The third cop, a middle-aged man, strides to the window and throws the blinds aside. Morning sunlight spills through the window, making Ciere’s eyes ache. The sour taste of old vodka and peanuts lingers on the back of her tongue. Of all the days to be hungover.
“This is the right room, I’m sure,” the first cop answers, peering under the bed.
“No criminal is stupid enough to book a hotel room with
stolen cash.” The female cop jerks several dresser drawers open and slams them shut. “This was a damn decoy.”
Relief makes Ciere’s muscles go limp. This is going to work. The cops will leave. She is about to relax when a loud
reverberates through the room.
“What was that?” the first cop says, hand drifting to his belt.
Ciere goes cold. That beep is familiar; it’s her text alert.
—she must have forgotten to silence her phone. She bites down hard on her lip, using the pain as a focal point to keep her concentration. She can hold an illusion around her own body for hours, but extending it into her surroundings is like trying to envelop the room with her skin. There’s pain and stretching, and it
The woman cop zeroes back in on the room, eyes sharp and nostrils flared. She lifts her gun from its holster and slowly makes her way toward the bed. Her gun is still pointed at the floor, but Ciere knows how fast that barrel could swing up. A chilled breeze coming in through the air conditioner ghosts over her bare skin and she shivers. Despite the fact that the cops can’t see her, Ciere finds herself drawing her arms protectively around her chest. It’s a useless gesture; a single bullet would tear through her easily. She’s had close calls before, but she’s never been shot. How long would it take to die of a gunshot wound? She imagines how it would feel for a small ball of metal to slam into her—slam through her. Even so, a bullet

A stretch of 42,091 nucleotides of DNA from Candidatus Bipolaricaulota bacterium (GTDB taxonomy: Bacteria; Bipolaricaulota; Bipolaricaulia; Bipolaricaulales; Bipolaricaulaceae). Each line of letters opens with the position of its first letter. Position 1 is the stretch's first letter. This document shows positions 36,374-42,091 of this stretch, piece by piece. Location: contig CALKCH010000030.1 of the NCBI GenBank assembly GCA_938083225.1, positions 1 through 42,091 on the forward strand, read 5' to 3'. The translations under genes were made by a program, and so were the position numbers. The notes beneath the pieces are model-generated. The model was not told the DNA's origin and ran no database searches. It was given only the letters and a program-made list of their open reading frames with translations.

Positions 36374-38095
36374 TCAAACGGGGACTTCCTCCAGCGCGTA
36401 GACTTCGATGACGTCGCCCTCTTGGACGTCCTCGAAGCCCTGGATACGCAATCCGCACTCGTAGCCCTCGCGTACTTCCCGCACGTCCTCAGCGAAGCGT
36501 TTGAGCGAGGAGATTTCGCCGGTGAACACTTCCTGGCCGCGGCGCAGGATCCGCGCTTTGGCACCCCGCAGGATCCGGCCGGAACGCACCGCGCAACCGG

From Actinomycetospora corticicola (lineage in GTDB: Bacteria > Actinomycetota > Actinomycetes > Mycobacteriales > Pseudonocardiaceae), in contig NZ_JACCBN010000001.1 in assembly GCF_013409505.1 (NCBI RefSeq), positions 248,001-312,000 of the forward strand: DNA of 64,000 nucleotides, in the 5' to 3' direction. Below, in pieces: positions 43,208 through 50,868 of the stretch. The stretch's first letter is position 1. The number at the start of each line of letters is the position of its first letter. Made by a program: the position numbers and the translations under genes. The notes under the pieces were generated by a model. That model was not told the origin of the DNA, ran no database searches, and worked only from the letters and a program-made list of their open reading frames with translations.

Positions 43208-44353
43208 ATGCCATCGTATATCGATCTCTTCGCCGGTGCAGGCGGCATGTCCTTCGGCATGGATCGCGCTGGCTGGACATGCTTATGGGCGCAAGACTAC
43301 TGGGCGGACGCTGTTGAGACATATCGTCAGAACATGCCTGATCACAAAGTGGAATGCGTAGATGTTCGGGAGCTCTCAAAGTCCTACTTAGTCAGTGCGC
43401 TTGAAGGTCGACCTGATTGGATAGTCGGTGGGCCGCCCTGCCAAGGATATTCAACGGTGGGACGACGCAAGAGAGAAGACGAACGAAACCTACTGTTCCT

would be better than discovery. As an illusionist, she would be taken into custody and given a choice between only two options: work for the government or head for confinement in Blanchard Penitentiary.
What’s worse is that Devon will be considered her accomplice. He’s been in trouble before, but nothing like this. Could his dad buy him out of a felony charge?
The cop steps closer to the bed. All she has to do is reach out and she’ll touch Ciere. Illusion can fool many senses, but touch isn’t one of them.
Ciere holds her breath. Her chest aches and her lungs burn, but an exhalation could give her away. She is close enough to the woman to see her pores and the way her hair curls around one ear. Too close. She’s too close. Just a few more inches—
The cop turns and stalks away from the bed. “I think it came from the fire alarm.”
The first cop snorts. “So we can’t tell the manager if he’s got criminals squatting in his hotel or not, but we can tell him that the fire alarm batteries need replacing. Great.”
“We’ll post Greg in the lobby,” the other man replies. “If the thief is still here, we’ll find him.” He walks out the door, holstering his gun. The first cop follows. The last cop, the woman, pauses with her hand on the doorknob. Her gaze sweeps over the hotel room one last time.
The door clicks shut, and the illusion shatters.
Ciere falls back onto the bed, panting and trembling in reaction to the unspent adrenaline still humming through her blood. She sprawls there for a long moment, hyperaware of her surroundings—the crinkly material of the duvet, the rumble of the air conditioner, and the sunlight beaming down on her. Scrambling off the bed, she goes to the door and rises to her tiptoes, peering through the peephole. She can just make out three fuzzy figures strolling down the hall in the direction of the elevators. Ciere waits, heart still pounding, watching as the three cops vanish around a corner. What if this is a ruse? What if they come back?